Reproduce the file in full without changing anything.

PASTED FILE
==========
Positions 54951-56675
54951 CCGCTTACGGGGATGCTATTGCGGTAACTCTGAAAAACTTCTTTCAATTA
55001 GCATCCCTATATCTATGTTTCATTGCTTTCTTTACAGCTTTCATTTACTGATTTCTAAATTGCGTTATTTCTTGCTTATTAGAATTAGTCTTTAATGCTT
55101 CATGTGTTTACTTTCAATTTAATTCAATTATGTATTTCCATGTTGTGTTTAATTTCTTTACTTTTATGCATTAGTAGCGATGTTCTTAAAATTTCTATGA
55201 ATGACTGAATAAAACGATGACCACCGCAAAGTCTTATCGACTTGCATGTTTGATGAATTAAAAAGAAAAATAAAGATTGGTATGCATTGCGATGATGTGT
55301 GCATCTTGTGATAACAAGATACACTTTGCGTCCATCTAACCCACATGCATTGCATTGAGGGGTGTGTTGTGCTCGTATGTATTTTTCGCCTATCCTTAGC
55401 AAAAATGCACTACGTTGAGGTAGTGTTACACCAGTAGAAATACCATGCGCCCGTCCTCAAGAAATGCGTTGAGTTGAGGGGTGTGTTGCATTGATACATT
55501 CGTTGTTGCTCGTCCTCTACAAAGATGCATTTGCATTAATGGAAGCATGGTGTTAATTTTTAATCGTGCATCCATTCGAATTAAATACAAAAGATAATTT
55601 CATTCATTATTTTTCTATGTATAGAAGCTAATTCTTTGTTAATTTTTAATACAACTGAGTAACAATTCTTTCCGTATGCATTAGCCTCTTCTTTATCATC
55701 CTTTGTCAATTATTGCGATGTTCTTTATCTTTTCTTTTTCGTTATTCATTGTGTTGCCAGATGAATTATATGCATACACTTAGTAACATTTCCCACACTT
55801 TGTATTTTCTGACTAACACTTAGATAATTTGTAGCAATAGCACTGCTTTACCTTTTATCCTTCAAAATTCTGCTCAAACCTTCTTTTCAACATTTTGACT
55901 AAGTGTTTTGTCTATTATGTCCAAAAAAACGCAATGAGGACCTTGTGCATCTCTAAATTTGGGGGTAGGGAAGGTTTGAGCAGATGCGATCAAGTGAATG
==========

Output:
Positions 54951-56675
54951 CCGCTTACGGGGATGCTATTGCGGTAACTCTGAAAAACTTCTTTCAATTA
55001 GCATCCCTATATCTATGTTTCATTGCTTTCTTTACAGCTTTCATTTACTGATTTCTAAATTGCGTTATTTCTTGCTTATTAGAATTAGTCTTTAATGCTT
55101 CATGTGTTTACTTTCAATTTAATTCAATTATGTATTTCCATGTTGTGTTTAATTTCTTTACTTTTATGCATTAGTAGCGATGTTCTTAAAATTTCTATGA
55201 ATGACTGAATAAAACGATGACCACCGCAAAGTCTTATCGACTTGCATGTTTGATGAATTAAAAAGAAAAATAAAGATTGGTATGCATTGCGATGATGTGT
55301 GCATCTTGTGATAACAAGATACACTTTGCGTCCATCTAACCCACATGCATTGCATTGAGGGGTGTGTTGTGCTCGTATGTATTTTTCGCCTATCCTTAGC
55401 AAAAATGCACTACGTTGAGGTAGTGTTACACCAGTAGAAATACCATGCGCCCGTCCTCAAGAAATGCGTTGAGTTGAGGGGTGTGTTGCATTGATACATT
55501 CGTTGTTGCTCGTCCTCTACAAAGATGCATTTGCATTAATGGAAGCATGGTGTTAATTTTTAATCGTGCATCCATTCGAATTAAATACAAAAGATAATTT
55601 CATTCATTATTTTTCTATGTATAGAAGCTAATTCTTTGTTAATTTTTAATACAACTGAGTAACAATTCTTTCCGTATGCATTAGCCTCTTCTTTATCATC
55701 CTTTGTCAATTATTGCGATGTTCTTTATCTTTTCTTTTTCGTTATTCATTGTGTTGCCAGATGAATTATATGCATACACTTAGTAACATTTCCCACACTT
55801 TGTATTTTCTGACTAACACTTAGATAATTTGTAGCAATAGCACTGCTTTACCTTTTATCCTTCAAAATTCTGCTCAAACCTTCTTTTCAACATTTTGACT
55901 AAGTGTTTTGTCTATTATGTCCAAAAAAACGCAATGAGGACCTTGTGCATCTCTAAATTTGGGGGTAGGGAAGGTTTGAGCAGATGCGATCAAGTGAATG